αε: etymology obscure, semantic field dubious. And anyway, why does Homer want us contemplating the afternoon of a fawn at this point in his Odyssey? Book 19’s purpose is to escalate tensions; Odysseus has infiltrated his own house and is stockpiling weapons to slaughter the suitors the next day. Odysseus is a hunter. The dog-and-fawn brooch he describes to Penelope is the actual brooch he wore on his cloak the day he left for Troy so many years ago, and he is proud of it. Often identified with dogs and dog ways throughout the poem, “his heart inside him barks like a bitch standing over her pups” whenever he thinks of the suitors (Od. 20.13–16). But the hour is not yet right for at
tacking them. Killing waits. In the house. On the brooch.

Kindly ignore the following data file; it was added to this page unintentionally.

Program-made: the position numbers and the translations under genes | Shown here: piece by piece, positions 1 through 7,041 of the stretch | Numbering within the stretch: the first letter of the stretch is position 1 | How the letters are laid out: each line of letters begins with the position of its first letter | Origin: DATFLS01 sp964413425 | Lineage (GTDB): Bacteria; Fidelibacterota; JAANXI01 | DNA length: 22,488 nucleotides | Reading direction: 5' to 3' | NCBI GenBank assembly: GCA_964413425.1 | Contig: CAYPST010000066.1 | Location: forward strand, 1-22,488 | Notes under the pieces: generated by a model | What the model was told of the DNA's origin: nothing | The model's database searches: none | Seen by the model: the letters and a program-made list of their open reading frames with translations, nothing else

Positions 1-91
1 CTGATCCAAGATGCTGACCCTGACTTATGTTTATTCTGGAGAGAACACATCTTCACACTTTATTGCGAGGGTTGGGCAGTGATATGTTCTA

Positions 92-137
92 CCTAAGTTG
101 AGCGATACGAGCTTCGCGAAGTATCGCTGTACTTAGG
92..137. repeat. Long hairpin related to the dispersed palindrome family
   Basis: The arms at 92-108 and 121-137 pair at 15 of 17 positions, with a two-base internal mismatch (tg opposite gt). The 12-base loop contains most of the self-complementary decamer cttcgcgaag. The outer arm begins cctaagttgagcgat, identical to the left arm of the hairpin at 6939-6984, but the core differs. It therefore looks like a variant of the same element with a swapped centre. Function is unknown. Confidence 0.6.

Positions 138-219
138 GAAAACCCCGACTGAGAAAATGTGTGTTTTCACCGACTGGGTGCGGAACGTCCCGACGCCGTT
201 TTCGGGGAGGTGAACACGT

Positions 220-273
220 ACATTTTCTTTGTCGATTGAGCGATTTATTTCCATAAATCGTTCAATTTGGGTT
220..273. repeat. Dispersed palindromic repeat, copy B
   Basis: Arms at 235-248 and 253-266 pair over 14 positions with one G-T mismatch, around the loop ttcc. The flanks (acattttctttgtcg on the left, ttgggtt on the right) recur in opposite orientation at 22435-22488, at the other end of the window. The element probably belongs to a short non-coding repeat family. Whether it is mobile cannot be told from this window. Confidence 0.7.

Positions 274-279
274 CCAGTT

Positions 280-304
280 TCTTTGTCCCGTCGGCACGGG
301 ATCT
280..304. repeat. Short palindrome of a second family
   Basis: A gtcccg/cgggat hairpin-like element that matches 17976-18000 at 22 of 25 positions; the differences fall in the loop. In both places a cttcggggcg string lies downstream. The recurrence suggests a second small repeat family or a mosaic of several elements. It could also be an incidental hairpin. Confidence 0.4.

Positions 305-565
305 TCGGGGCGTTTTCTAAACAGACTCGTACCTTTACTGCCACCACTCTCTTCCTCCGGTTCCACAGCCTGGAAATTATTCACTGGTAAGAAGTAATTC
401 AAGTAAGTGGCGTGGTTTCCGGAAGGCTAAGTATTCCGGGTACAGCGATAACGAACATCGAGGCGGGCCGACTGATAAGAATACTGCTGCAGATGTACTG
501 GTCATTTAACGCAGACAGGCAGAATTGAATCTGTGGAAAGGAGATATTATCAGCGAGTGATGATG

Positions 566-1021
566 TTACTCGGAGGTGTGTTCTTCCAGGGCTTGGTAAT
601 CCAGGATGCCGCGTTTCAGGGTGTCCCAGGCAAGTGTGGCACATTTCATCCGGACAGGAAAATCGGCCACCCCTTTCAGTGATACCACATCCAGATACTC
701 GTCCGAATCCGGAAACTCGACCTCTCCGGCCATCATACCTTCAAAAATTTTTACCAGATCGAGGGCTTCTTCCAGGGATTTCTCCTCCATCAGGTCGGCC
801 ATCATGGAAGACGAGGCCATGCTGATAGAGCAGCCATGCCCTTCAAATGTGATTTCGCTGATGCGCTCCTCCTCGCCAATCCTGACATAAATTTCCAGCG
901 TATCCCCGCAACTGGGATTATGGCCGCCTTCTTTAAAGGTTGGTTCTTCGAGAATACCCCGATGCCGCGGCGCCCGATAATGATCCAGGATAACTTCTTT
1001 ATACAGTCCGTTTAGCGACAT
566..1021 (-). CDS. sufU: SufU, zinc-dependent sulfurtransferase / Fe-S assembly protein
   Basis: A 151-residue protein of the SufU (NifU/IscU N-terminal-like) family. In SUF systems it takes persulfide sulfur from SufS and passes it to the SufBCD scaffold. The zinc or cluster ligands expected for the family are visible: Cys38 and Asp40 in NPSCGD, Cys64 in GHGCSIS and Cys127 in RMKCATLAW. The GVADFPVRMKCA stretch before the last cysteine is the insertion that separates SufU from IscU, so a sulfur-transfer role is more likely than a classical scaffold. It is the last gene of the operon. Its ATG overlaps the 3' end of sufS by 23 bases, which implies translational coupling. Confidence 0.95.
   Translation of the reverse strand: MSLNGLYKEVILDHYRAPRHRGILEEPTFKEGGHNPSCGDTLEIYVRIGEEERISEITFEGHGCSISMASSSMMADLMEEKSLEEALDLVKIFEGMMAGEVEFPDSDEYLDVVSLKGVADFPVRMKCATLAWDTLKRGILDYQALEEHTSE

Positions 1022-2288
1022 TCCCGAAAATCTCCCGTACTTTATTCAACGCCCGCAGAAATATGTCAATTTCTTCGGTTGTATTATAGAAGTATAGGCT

Sometimes when she and Vigilancia lay on the mulch pile at the back of the den talking of Homer, Aunt Rob felt her entire skull clear out, like the first breath on a winter morning. Homer’s noble language makes issues fall open on right and wrong, she said to Vigilancia with emotion. But Vigilancia just sighed. You know he has on a deerskin coat the entire time, she said and Aunt Rob said, Who? and wakes with a start from her dream of Homer. The deer have sunk to their knees. She calls for tea. Soon Flora Bundy will return for her second witness interview and a lion or two may lope through the den, checking on how the inquiry is going. Aunt Rob does not regard herself as a dispenser of justice, as tallying blame. To keep things in motion is the best she can do. Stasis no good. Stasis not livable. Offer them tea. Dry their tears. Send them out to face it all again. Against humans, sharpshooters, a double cloak with double prongs, they’ll have no chance. But there may be days when lions are sleepy, dogs distracted, Odysseus hesitating in a doorway, and a deer might go flicking off into the bush, carefree. That day will come as welcome as a pile of fresh towels or a bite of rabbit lung. She’ll invite Young Tennyson over for tea, chat about time and contradiction.